Man, it’s been a while since I last did a review. In fact, the last one was … uh … well. This is getting a little awkward. Three of the last four now? Seriously?
All right. So before I do NECRONOMIDOL again, let me say that I’m also making a new year’s resolution to get more idol records and do more reviews, including some older stuff. Including something that I’m going to publish in like the next couple of days to break up this Necroma run. And then something else.
Great. On to the review!
Homicidols Album Review Scale:
Five Heartbleeds : Both in relation to itself and music as a whole, this album could not possibly be any better.
Four Heartbleeds : This is a very damn good record, and you should probably buy it and listen to it all the time and consider starting a website dedicated to the artists that made it and albums like it.
Three Heartbleeds : More good than bad, but not great; one or two awesome songs can’t get it over the hump.
Two Heartbleeds : More bad than good, and lacks the kind of standout track that can take it out of the crappiness wallow.
One Heartbleed : This is a bad, bad piece of work. Do not buy this.
Zero Heartbleeds: People associated with this should be ashamed of themselves; there’s pride to be had in any effort made to meet a goal, but that’s your only reward. Please don’t make music anymore.
Back when I interviewed Necroma (be jealous!), I deliberate skirted questions about “STRANGE AEONS.” Ricky may have thought I was being weird, but the real fact of the matter is that I wanted to get more into their heads in the limited time available. Of course they were going to say that the single was good! Ricky would, of course, provide a suitable press release in English as befits the most Western-friendly manager in idol, and that would give all the supplemental info that I’d need.
So of course, when that press release came, I didn’t want to open the email. Here’s why: In a few months’ time, NECRONOMIDOL was responsible for two of my all-time favorite idol records (from chaos born and DEATHLESS), and, like a person who’s used to disappointment, I was worried that the newest release wasn’t going to be up to the same standard, no matter how much I liked DAWNSLAYER. I do have an anti-singles bias, after all (but bizarrely very pro-B-side).
And then my expectations turned to dust like so many foolish wota who dared to touch a member’s hand under a fool moon.
There are two physical versions of the single — PAEAN and DIRGE — each packing a third track in addition to “STRANGE AEONS” itself and the universal B-side, “WITCHING HOUR.” The digital version, available on Bandcamp and other platforms (but especially Bandcamp), will include all four songs. Writing credits, and art:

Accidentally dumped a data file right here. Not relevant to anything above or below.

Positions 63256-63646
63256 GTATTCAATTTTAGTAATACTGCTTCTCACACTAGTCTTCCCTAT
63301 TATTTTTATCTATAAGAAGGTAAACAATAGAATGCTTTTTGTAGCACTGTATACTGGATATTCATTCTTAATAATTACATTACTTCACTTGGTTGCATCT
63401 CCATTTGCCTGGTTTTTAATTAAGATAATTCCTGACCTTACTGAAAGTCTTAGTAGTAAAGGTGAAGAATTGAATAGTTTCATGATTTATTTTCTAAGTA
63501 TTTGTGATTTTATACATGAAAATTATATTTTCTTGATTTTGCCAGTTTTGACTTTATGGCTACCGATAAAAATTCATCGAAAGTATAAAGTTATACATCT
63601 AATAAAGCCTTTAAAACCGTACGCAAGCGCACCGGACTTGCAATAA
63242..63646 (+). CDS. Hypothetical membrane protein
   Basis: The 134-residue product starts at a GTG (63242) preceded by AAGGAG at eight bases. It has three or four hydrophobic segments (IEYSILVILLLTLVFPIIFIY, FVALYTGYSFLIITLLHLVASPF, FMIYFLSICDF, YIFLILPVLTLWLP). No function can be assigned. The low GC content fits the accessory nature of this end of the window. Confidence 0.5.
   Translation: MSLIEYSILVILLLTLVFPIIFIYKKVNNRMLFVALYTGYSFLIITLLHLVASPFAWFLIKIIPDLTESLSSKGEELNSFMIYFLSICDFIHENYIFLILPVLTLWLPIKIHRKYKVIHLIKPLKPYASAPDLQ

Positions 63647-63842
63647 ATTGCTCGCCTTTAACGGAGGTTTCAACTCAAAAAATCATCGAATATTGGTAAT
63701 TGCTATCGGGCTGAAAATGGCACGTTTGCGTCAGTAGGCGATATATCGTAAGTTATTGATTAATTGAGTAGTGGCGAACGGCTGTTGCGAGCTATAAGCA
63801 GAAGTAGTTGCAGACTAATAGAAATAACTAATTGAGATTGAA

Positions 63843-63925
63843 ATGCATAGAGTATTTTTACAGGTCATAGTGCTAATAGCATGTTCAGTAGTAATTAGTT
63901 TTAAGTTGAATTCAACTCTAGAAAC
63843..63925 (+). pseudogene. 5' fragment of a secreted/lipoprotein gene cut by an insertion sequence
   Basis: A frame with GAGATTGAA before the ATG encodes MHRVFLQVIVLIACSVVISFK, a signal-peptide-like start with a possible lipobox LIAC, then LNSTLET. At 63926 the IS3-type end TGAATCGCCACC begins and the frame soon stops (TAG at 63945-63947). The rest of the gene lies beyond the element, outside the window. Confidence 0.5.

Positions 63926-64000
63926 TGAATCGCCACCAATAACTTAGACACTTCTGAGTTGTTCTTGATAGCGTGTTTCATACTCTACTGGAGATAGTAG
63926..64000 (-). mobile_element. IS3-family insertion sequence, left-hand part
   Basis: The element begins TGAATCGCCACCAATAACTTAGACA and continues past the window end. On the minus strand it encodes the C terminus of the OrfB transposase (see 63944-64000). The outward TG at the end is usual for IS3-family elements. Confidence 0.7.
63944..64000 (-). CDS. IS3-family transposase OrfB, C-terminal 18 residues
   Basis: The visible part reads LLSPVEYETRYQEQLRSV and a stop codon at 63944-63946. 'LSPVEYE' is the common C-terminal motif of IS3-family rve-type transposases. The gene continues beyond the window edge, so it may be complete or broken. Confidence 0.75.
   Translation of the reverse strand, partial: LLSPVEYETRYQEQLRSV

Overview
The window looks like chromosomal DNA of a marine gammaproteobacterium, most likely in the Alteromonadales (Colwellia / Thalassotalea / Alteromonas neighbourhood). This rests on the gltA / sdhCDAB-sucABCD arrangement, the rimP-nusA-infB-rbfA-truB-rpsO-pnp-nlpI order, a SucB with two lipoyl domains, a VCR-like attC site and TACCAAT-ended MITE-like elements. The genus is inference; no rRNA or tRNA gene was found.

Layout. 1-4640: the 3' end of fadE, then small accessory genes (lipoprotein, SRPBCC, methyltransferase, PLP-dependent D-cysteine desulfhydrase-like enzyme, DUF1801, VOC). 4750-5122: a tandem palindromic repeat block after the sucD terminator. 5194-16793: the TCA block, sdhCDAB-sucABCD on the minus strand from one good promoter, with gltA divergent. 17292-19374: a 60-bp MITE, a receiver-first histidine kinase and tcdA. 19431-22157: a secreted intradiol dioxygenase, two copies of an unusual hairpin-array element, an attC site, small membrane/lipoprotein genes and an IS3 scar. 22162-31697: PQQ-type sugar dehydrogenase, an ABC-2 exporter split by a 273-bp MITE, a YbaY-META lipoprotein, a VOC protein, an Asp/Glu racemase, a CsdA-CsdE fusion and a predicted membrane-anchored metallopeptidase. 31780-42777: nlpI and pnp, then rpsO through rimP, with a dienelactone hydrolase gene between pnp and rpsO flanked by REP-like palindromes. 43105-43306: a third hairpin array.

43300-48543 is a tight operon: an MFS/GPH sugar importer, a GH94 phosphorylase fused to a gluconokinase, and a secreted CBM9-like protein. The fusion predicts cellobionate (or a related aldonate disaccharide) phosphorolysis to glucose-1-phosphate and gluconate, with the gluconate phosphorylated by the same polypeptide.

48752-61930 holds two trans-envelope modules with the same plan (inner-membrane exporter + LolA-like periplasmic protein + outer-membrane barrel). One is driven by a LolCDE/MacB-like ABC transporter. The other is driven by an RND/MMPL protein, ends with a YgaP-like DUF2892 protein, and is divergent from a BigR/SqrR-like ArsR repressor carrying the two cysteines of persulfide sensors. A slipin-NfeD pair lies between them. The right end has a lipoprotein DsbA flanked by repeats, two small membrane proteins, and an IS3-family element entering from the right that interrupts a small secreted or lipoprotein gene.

・dirge of baldr
— NECRONOMIDOL (@NECRONOMIDOL) January 6, 2018
“WITCHING HOUR” is where you get … actually, how the hell do I address this? Once you’re past the screechy, hyper-distorted guitar that sounds either like an opening coffin or the first desperate, nigh-orgasmic gasp of air by the reanimated corpse within, it’s kind of like blackened NWOBHM, except for this cool syncopation move on the guitar and a main riff that sounds like it could have been pulled from a surf album (blackened surf, naturally). One could call it the spiritual cousin of “Idol’s Elegy” from from chaos born.
“BLOODWINGS” on the PAEAN version, instrumentally, may be the tightest and most ambitious track in Necroma’s whole catalogue, but what sells the song is the vocals — whether it’s the mix or the members have just plain put in that much work, they sound great singing what could have played out as a dressed-up animetal track but instead is a power metal-inspired trip through many of the group’s signature musical moments, especially so “DAWNSLAYER” and “NAYENEZGANI.” Come for the big-ass riffs; stay for the piano interlude! Oh, and the creepily chanted chorus. That too.
If you have to choose between versions, get the DIRGE version with “dirge of baldr” on it. I’m on record — a very long record indeed! — of being a massive fan of Necroma’s more bizarrely bright and creative tracks, seeing as how beautifully twisted they often are, so take this with several grains of salt: It’s a dirge, yes, but once you start to feel like what you’re really listening to is an Anamanaguchi take on a NECRONOMIDOL song (Anamanidol!), you could be forgiven for not noticing that this isn’t just a dirge for the poor murdered Norse god of light, but for the world and human race, as it’s RAGNAROK time!
It’s actually the title track itself that gave me the most pause. Knowing what I knew of “STRANGE AEONS”, I wasn’t expecting a song loaded with many of my favorite moves in idol-style melodic metal, and so initially kind of winced, like I was preparing to get slapped. And then I decided to disregard the fact that I don’t like Kiba of Akiba and just take it for what it is. What it is, actually, is a wild ride through arguably the poppiest, animetal-est, funnest chorus that Necroma’s ever had. Forget what you thought dark idol music could sound like, strap in for an idol-friendly Friedman-esque shredathon, and pretend that the song is about … candy and amusement parks and dates with your friends. Definitely not:
Burn your soul away
The Final Day
And gaze into the Abyss
A new Black Dawn
So I was pretty happy with it in the end!
The total package of this maxi-single is at once familiar territory for NECRONOMIDOL fans, but (as always) taking some key risks with the “darkness idols” concept. From a production standpoint, “STRANGE AEONS” is the most mature recording of Necroma’s to date, and — just as I pointed out in the review for DEATHLESS — really getting to see a group come into itself and get intimate with its potential is a rare joy. My only complaint is that I wish there were more opportunities for Necroma to show just how dark they can really get.
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